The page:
By Vicki Sternfeld-Rossi
The Times 

My Pop's Tops

 


Oops! Happy belated Father’s Day. I apologize, I missed the date. (Senioritus?). The title of this column was probably a fourth-grade assignment, one that I was happy to complete because my Dad was the best! I miss him and Mom, every day. He was adamant that my brother, sister and I stayed in touch with one another. Thanks to Zoom, FaceTime and Houseparty, we see each more often than when we lived in the same state. One of the COVID benefits, we can see and visit with one another without battling traffic or airports. We just turn on the computer, the phone or an iPad and we can criticize, support and laugh with each other all we want.

My father was probably one of the most determined (stubborn) people I know. He had polio when he was 12. Because of the polio, he was told he would not be able to join the military when WWII broke out. He forged papers, enlisted in the Army Air Corps (now USAF). He was injured in an airplane accident, was medically discharged, and when he was able to walk without a cane, he tried to re-enlist. He was denied re-enlistment, and they cut his pension in half.


His parents and every aunt and uncle on both sides of his family died of heart disease before the age of 50. He lived to 74, and even though he had by-pass surgery twice, he could still humiliate me and men half his age on the racquetball court until he was 70.

He refused to buy new cars, and, unfortunately, every used car he bought was a lemon. He had the worst sense of direction and no use for maps. A challenging mix when moving our family across country—from New York to Tucson, AZ. It was the summer of 1963, in our “new” used station wagon, loaded with three kids, an Airedale terrier, various bags of snacks, and dog food. On the roof of the car was our suction cup luggage rack, loaded with two footlockers and three suitcases all stacked and continuously sliding from the roof to the back window. We made numerous stops within the first hours of travel— to maneuver the suction cups to suck to the roof. I think we finally settled on bungee cord or ropes. I’m quite sure our trip was the inspiration for National Lampoon Vacation.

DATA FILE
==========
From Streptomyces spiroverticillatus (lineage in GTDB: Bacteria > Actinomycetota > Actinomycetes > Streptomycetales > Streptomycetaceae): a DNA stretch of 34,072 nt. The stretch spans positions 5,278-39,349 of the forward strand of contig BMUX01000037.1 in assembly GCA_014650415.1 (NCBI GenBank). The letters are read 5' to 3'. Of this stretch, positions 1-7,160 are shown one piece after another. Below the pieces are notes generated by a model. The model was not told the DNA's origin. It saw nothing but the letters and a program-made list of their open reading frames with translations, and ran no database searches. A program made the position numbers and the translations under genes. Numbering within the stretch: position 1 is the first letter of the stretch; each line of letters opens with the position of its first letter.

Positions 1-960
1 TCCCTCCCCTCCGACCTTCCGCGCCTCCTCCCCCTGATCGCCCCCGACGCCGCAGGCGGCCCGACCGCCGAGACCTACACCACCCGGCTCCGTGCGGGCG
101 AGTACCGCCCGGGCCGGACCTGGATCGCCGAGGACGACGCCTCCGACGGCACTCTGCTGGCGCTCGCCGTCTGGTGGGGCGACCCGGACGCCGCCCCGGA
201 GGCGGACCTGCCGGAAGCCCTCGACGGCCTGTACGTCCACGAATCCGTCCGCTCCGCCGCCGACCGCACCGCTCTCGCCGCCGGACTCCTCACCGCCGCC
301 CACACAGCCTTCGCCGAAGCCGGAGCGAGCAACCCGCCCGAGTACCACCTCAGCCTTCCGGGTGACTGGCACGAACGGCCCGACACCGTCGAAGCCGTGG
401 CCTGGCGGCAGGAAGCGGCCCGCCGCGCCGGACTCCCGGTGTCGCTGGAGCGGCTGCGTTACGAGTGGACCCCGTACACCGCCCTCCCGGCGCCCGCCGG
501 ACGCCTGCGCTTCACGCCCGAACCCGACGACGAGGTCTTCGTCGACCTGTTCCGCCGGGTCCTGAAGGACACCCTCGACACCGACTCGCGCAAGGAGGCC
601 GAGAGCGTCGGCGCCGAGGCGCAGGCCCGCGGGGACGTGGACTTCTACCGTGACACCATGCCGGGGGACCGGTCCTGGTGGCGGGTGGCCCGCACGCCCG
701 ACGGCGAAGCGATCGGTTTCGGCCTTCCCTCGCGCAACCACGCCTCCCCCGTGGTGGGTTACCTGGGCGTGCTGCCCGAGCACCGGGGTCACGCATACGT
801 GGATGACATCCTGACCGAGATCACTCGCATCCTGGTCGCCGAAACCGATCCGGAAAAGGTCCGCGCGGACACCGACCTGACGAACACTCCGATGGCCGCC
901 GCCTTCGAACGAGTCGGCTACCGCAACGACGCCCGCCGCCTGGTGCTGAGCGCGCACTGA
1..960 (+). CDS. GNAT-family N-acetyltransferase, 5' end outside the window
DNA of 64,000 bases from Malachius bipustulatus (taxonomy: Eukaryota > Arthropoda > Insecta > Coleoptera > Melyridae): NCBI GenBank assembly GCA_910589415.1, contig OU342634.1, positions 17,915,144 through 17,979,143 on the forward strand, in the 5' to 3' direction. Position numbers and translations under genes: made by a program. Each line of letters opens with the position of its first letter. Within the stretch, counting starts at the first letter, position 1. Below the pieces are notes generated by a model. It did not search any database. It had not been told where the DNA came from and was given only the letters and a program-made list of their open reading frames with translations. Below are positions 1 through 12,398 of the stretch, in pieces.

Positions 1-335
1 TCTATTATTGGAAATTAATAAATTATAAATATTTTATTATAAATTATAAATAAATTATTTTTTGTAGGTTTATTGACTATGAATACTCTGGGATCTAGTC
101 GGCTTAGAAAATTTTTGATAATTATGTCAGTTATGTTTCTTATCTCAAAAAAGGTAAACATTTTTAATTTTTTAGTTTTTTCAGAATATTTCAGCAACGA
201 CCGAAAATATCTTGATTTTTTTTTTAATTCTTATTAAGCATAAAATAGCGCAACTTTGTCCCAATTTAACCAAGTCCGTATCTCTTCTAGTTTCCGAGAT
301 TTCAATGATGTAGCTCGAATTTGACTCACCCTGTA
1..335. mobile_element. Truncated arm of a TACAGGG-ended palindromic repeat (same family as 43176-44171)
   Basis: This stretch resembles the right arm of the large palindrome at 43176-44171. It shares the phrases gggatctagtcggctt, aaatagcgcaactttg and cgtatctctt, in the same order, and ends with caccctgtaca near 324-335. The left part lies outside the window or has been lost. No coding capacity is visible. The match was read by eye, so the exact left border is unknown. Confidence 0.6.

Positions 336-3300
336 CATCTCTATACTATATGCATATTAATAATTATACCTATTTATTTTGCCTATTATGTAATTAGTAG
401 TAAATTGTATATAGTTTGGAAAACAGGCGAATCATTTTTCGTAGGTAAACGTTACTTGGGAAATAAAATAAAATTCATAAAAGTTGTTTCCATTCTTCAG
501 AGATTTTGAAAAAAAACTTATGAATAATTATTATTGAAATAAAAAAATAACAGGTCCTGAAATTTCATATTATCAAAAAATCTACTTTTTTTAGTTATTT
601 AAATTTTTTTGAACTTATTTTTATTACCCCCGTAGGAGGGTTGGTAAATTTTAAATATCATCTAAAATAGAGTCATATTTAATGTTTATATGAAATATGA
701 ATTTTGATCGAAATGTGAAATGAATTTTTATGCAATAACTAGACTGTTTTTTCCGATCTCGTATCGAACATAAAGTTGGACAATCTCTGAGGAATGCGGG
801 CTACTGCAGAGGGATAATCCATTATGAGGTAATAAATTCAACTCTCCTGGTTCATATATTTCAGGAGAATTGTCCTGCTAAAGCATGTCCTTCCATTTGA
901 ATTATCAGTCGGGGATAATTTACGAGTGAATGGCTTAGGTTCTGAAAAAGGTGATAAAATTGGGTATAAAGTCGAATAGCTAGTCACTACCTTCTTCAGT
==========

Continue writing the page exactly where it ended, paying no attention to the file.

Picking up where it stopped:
Our first stop was Washington, DC to sightsee and visit some family. We went through the same toll booth three times. The third time through, the toll booth attendant didn’t have the heart to take our money and politely asked my father if he could give him some directions. Dad relented, took the help, and we finally made it to my aunt and uncle’s house three hours late.


About three days into the trip, the car broke down in Ohio. You would think a used-car aficionado would have automotive skills, but no, not my father. When he went out to check under the hood, my mother warned us not to say a word about the used car, and don’t ask “what’s wrong?” Thankfully, my father did have a sense of humor. While we were being towed into town, he turned to my mother and said, “Well, at least we’re moving west.”

He had many talents; DIY was not one of them. When he and my uncle wallpapered our kitchen, their system was to start at opposite ends of the room and meet in the middle. Unfortunately, my mother had picked a flowered pattern, the ultimate results were not pretty, but it was a good effort. Which is what he always told us, “best efforts.”

Thank you, Dad, for: drilling me with multiplication tables in 3rd grade, for making me read an article in the New York Times Sunday paper each week, and mostly, for teaching me to be independent. I have also learned—always buy new cars!

 

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